The genetic disorder that I did is called sickle cell disease, while it is also known by the names sickle-cell anaemia, and drepanocytosis. Sickle cell disease is a disease passed down through families in which red blood cells form an abnormal crescent shape. (Red blood cells are normally shaped like a disc.) The sick cell then decreases it results in a risk of a variety of complications, this all happens because of the mutation in the haemoglobin gene. Hemoglobin is a protein inside red blood cells that carries oxygen. Sickle cell anemia is caused by an abnormal type of hemoglobin called hemoglobin S. Hemoglobin S distorts the shape of red blood cells, especially when exposed to low oxygen levels .The distorted red blood cells are shaped like crescents or sickles. These fragile, sickle-shaped cells deliver less oxygen to the body's tissues. They can also clog more easily in ...view middle of the document...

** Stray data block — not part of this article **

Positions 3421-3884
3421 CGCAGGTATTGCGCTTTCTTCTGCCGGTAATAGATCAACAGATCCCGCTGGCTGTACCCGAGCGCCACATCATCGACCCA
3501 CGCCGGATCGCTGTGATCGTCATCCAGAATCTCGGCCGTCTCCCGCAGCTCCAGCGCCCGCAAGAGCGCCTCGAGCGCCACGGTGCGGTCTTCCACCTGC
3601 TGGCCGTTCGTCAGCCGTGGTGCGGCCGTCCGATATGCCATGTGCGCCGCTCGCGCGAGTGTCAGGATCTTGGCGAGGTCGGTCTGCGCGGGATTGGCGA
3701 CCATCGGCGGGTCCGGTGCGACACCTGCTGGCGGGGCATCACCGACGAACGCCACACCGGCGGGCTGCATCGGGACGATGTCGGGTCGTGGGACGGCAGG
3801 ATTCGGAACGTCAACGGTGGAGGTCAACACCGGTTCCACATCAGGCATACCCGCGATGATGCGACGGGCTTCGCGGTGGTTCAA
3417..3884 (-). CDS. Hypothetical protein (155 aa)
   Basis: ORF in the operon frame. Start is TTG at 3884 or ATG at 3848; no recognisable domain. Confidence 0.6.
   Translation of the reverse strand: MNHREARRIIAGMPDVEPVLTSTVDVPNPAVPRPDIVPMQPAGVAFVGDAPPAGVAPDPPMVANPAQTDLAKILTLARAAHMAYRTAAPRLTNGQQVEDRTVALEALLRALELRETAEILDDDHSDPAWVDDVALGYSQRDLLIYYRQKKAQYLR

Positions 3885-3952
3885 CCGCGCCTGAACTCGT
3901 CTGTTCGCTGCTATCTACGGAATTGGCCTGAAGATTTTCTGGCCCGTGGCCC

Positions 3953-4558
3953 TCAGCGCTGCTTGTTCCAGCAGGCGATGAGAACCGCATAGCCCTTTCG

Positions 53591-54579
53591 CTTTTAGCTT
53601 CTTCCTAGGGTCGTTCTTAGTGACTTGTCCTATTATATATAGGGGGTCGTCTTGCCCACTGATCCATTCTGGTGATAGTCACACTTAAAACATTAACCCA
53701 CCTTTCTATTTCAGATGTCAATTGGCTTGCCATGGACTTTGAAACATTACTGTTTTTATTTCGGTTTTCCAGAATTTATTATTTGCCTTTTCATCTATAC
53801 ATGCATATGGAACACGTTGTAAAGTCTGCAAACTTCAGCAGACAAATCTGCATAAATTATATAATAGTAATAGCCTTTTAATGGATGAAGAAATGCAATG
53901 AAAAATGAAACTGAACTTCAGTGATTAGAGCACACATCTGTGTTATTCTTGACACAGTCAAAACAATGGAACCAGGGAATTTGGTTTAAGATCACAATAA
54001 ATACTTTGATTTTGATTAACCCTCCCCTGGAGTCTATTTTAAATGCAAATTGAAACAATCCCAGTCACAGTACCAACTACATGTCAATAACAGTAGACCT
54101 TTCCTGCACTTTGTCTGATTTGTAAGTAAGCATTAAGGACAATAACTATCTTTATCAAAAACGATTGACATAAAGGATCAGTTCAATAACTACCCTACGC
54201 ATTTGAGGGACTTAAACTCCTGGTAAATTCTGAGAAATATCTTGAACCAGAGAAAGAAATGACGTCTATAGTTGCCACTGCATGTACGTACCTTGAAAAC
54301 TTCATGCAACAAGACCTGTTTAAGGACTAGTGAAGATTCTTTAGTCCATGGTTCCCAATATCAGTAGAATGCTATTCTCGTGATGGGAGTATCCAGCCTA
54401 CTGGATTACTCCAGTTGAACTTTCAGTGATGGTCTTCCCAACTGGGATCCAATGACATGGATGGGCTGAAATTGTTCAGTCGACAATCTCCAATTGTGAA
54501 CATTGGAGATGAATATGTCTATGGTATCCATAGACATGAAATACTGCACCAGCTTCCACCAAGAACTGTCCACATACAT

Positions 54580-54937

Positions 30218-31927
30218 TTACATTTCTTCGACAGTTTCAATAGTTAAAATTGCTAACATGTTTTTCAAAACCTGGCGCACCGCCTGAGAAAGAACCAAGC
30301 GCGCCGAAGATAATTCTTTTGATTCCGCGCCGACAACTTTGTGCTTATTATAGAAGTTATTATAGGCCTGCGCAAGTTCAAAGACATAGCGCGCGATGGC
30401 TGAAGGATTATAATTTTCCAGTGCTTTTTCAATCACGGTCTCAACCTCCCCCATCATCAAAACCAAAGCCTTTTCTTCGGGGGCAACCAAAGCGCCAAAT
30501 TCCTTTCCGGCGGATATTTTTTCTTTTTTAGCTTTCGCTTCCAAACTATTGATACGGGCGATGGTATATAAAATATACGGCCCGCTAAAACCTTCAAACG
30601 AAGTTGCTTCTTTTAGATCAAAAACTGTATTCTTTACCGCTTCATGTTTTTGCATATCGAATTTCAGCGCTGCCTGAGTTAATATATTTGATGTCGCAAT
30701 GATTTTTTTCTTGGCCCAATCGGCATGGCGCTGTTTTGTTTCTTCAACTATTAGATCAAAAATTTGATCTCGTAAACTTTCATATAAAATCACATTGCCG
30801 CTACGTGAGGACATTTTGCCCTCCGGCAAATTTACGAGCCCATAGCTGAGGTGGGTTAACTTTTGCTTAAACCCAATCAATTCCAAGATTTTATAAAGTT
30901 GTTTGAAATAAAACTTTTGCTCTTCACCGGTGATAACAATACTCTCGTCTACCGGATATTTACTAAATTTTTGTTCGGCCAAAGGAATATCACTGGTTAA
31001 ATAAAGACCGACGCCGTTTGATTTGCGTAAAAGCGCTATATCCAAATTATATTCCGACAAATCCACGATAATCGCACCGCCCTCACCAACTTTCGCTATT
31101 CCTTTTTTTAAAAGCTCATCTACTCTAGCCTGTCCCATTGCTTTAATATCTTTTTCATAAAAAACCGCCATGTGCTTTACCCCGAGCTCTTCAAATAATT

In heterozygous people, who have only one sickle gene and one normal adult haemoglobin gene, it is referred to as "HbAS" or "sickle cell trait". Sickle cell anemia is inherited from both parents. Sickle cell disease is much more common in people of African and Mediterranean descent. It is also seen in people from South and Central America, the Caribbean, and the Middle East. Someone who inherits the hemoglobin S gene from one parent and normal hemoglobin (A) from the other parent will have sickle cell trait. People with sickle cell trait do not have the symptoms of true sickle cell anemia. Sickle-cell conditions are inherited from parents in much the same way as blood type, hair color and texture, eye color, and other physical traits. The types of haemoglobin a person makes in the red blood cells depend on what haemoglobin genes are inherited from his parents. If one parent has sickle-cell anaemia (SS) and the other has sickle-cell trait (AS), there is a 50% chance of a child's having sickle-cell disease (SS) and a 50% chance of a child's having sickle-cell trait (AS). When both parents have sickle-cell trait (AS), a child has a 25% chance (1 of 4) of sickle-cell disease (SS), as shown in the diagram. Nationally 1 in 375 African Americans are living with sickle cell disease.1 in 1100 to 1400 Hispanics are living with sickle cell disease.1 in 58,000 Caucasians are living with sickle cell disease. Sickle cell trait, the healthy carrier state for sickle cell disease, occurs in approximately 1 in 12, or 8 percent of African Americans. It has a homozygous recessive genotype (rr) and the phenotype is that it displays full sickle cell anemia. Heterozygous genotypes (Rr) would display half the characteristics of sick cell anemia as the phenotype. Treatment They should take supplements of folic acid (essential for producing red blood cells) because red blood cells are turned over so quickly. Antibiotics and vaccines are given to prevent bacterial infections, which are common in children with sickle cell disease. Blood transfusions are used to treat a sickle cell crisis. They may also be used on a regular basis to help prevent strokes. Besides Bone marrow or stem cell transplants there is no other way to cur this disease.